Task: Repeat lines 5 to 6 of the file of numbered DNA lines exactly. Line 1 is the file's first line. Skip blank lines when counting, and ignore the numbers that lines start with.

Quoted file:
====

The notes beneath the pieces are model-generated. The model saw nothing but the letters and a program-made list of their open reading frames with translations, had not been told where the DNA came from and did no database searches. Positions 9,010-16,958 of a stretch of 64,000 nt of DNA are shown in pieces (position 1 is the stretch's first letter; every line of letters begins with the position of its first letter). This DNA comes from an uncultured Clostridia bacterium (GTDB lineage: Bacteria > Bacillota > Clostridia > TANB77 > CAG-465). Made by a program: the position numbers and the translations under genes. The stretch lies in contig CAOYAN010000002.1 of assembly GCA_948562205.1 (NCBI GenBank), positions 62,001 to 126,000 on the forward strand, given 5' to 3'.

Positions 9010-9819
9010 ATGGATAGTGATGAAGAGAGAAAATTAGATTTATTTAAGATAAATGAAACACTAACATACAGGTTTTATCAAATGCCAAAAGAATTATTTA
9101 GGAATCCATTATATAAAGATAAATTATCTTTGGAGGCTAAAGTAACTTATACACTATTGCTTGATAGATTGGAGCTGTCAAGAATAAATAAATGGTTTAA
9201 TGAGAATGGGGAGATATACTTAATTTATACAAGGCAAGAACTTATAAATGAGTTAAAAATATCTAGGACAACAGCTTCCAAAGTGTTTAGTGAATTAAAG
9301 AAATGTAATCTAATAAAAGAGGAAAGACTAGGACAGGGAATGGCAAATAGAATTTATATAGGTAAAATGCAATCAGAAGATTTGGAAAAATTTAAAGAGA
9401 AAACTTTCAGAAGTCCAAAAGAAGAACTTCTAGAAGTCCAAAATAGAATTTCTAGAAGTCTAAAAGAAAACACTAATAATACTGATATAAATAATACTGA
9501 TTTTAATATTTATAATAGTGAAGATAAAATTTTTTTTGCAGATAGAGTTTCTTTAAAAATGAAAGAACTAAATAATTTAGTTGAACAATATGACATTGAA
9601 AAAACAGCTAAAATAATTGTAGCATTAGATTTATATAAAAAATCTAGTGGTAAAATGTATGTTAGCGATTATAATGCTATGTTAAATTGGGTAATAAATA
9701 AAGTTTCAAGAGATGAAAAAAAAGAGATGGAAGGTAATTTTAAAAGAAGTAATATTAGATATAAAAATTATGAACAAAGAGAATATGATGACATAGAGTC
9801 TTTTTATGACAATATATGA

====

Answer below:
9201 TGAGAATGGGGAGATATACTTAATTTATACAAGGCAAGAACTTATAAATGAGTTAAAAATATCTAGGACAACAGCTTCCAAAGTGTTTAGTGAATTAAAG
9301 AAATGTAATCTAATAAAAGAGGAAAGACTAGGACAGGGAATGGCAAATAGAATTTATATAGGTAAAATGCAATCAGAAGATTTGGAAAAATTTAAAGAGA